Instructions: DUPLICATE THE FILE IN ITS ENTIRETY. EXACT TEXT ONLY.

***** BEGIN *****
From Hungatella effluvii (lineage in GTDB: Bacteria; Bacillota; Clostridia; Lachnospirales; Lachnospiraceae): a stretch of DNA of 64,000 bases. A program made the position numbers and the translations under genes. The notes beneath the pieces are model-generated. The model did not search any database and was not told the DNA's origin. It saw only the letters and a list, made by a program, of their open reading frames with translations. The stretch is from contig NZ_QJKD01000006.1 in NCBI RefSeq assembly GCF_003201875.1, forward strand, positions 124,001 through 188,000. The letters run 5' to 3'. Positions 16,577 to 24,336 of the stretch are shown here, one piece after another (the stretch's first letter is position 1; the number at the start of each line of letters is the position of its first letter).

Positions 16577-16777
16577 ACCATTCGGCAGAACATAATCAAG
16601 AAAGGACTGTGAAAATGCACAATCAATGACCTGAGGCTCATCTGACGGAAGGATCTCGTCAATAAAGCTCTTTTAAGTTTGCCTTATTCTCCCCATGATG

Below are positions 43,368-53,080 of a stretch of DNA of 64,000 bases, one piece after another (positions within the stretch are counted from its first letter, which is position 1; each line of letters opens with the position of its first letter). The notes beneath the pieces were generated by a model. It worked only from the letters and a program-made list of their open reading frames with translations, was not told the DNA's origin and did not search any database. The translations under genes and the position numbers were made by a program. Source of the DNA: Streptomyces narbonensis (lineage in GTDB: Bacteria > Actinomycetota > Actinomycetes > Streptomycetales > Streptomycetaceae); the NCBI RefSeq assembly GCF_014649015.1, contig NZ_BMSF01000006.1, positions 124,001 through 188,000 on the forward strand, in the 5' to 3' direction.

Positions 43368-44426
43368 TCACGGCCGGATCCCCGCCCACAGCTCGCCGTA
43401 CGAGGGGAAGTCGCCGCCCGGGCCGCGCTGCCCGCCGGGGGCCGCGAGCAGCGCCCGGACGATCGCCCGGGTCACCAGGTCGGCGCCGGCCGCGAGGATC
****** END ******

From Hungatella effluvii (lineage in GTDB: Bacteria; Bacillota; Clostridia; Lachnospirales; Lachnospiraceae): a stretch of DNA of 64,000 bases. A program made the position numbers and the translations under genes. The notes beneath the pieces are model-generated. The model did not search any database and was not told the DNA's origin. It saw only the letters and a list, made by a program, of their open reading frames with translations. The stretch is from contig NZ_QJKD01000006.1 in NCBI RefSeq assembly GCF_003201875.1, forward strand, positions 124,001 through 188,000. The letters run 5' to 3'. Positions 16,577 to 24,336 of the stretch are shown here, one piece after another (the stretch's first letter is position 1; the number at the start of each line of letters is the position of its first letter).

Positions 16577-16777
16577 ACCATTCGGCAGAACATAATCAAG
16601 AAAGGACTGTGAAAATGCACAATCAATGACCTGAGGCTCATCTGACGGAAGGATCTCGTCAATAAAGCTCTTTTAAGTTTGCCTTATTCTCCCCATGATG

Below are positions 43,368-53,080 of a stretch of DNA of 64,000 bases, one piece after another (positions within the stretch are counted from its first letter, which is position 1; each line of letters opens with the position of its first letter). The notes beneath the pieces were generated by a model. It worked only from the letters and a program-made list of their open reading frames with translations, was not told the DNA's origin and did not search any database. The translations under genes and the position numbers were made by a program. Source of the DNA: Streptomyces narbonensis (lineage in GTDB: Bacteria > Actinomycetota > Actinomycetes > Streptomycetales > Streptomycetaceae); the NCBI RefSeq assembly GCF_014649015.1, contig NZ_BMSF01000006.1, positions 124,001 through 188,000 on the forward strand, in the 5' to 3' direction.

Positions 43368-44426
43368 TCACGGCCGGATCCCCGCCCACAGCTCGCCGTA
43401 CGAGGGGAAGTCGCCGCCCGGGCCGCGCTGCCCGCCGGGGGCCGCGAGCAGCGCCCGGACGATCGCCCGGGTCACCAGGTCGGCGCCGGCCGCGAGGATC